error[E0308]: mismatched types
463 |     let mut discos: [str; sys.disks().len()] = [0; sys.disks().len()];
    |                                                 ^ expected `str`, found integer

error[E0277]: the trait bound `str: std::marker::Copy` is not satisfied
463 |     let mut discos: [str; sys.disks().len()] = [0; sys.disks().len()];
    |                                                 ^ the trait `std::marker::Copy` is not implemented for `str`
    = note: the `Copy` trait is required because this value will be copied for each element of the array

error[E0425]: cannot find function `len` in this scope
464 |     println!("{}",len(discos));
    |                   ^^^ not found in this scope

Some errors have detailed explanations: E0015, E0277, E0308, E0425, E0493.
For more information about an error, try `rustc --explain E0015`.
error: could not compile (") due to 9 previous errors

Another pieces of code that I'm having problem:

let name="John"+" Doe";
	let nromac="";
	for (interface_name, network) in networks {
		if  network.mac_address().to_string() != "00:00:00:00:00:00" && network.mac_address().to_string() != "" {
			let nromac=network.mac_address().to_string();		
			let mut nromac=nroaux;
	println!("MAC {}", nromac);
	// (nromac outside the for gets Null)

this code below works, but does not work in a function:

fn getdatafromcmd(fcomando: &str) -> String {
    let resultado = Command::new("cmd")
        .expect("failed to execute process")
    result resultado;	

Sorry - I've used bold in the post here in the forum, and then a lot of lines became with **** in the beginning

Please edit your post in a more readable way by wrapping the error text in a code snippet, and try to be clearer about what do you need help with; it should be so much easier for people trying to help you if they understand what the problem is, rather than reading a complaint and an allegedly extensive experience in software development.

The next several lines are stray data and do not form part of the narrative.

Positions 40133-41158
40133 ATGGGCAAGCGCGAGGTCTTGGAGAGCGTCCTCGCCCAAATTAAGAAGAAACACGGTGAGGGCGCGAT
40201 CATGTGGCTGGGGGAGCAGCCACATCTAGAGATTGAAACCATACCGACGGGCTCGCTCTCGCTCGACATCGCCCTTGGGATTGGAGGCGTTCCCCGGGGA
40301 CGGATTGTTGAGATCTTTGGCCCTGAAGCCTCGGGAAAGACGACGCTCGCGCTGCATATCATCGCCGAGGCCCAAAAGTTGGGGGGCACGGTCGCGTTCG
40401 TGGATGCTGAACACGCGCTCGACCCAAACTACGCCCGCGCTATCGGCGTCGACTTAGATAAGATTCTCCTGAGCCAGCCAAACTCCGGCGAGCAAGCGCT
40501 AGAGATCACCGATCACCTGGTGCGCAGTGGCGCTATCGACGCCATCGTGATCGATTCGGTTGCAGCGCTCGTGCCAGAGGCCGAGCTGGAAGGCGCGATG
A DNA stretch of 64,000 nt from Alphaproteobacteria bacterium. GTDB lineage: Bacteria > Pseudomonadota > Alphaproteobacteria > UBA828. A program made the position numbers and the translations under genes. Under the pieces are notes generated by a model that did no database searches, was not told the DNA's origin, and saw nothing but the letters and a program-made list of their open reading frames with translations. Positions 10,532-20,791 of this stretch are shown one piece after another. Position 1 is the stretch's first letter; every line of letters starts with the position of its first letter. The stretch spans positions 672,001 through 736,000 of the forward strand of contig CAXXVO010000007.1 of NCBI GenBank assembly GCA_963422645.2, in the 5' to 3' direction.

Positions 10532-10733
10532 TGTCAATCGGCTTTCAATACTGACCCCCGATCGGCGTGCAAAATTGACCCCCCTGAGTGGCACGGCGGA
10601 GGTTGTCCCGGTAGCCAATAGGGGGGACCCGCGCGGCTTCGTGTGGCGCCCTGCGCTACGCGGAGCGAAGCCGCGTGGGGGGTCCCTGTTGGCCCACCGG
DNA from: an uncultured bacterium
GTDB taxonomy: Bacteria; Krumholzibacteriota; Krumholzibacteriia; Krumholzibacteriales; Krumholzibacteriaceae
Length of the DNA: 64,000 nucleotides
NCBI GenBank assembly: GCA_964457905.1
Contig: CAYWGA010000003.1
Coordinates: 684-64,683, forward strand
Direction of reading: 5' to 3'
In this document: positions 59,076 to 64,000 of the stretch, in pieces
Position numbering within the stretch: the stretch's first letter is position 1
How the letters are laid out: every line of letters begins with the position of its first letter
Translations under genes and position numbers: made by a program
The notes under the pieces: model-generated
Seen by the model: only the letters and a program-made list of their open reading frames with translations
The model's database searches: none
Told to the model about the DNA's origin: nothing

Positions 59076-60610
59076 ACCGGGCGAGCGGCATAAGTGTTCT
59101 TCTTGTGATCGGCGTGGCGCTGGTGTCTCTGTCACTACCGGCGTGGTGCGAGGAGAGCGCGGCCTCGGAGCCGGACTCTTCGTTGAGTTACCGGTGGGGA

If you want help with some of those specific errors, please create a minimum reproduction.

But just on the general "Rust is difficult" theme: yep, Rust is difficult to learn :slight_smile: I had 15 years of C++ under my belt when I started to learn Rust, and it still took me 6 months to really get comfortable with it. But the strictness of the language - which initially is so annoying - becomes the source of Rust's immense power. You just need to persevere (and ask for help here when needed!)


Where did you get this code from? This doesn't look like any form of documentation as it contains over 450 lines of code. Most compile errors seem to come from this line:

let mut discos: [str; sys.disks().len()] = [0; sys.disks().len()];

which is clearly wrong in several places:

  • An array stores its length in Rust at compile-time, allowing it to be fully stored on the stack. One cannot compute the amount of disks of a given system during compilation, thus the length cannot be known and this type does not work.
  • The array should store a fixed number of strs. A str is an unsized type and cannot be stored without indirection (e.g. &str, Box<str>, etc.), so this can't work.
  • Finally, the initializer does the same mistake of assuming sys.disk().len() can be calculated at runtime, and also tries to initialize the array with all zeros. This again clearly cannot possibly work, as a number is not a variably-long UTF-8 string.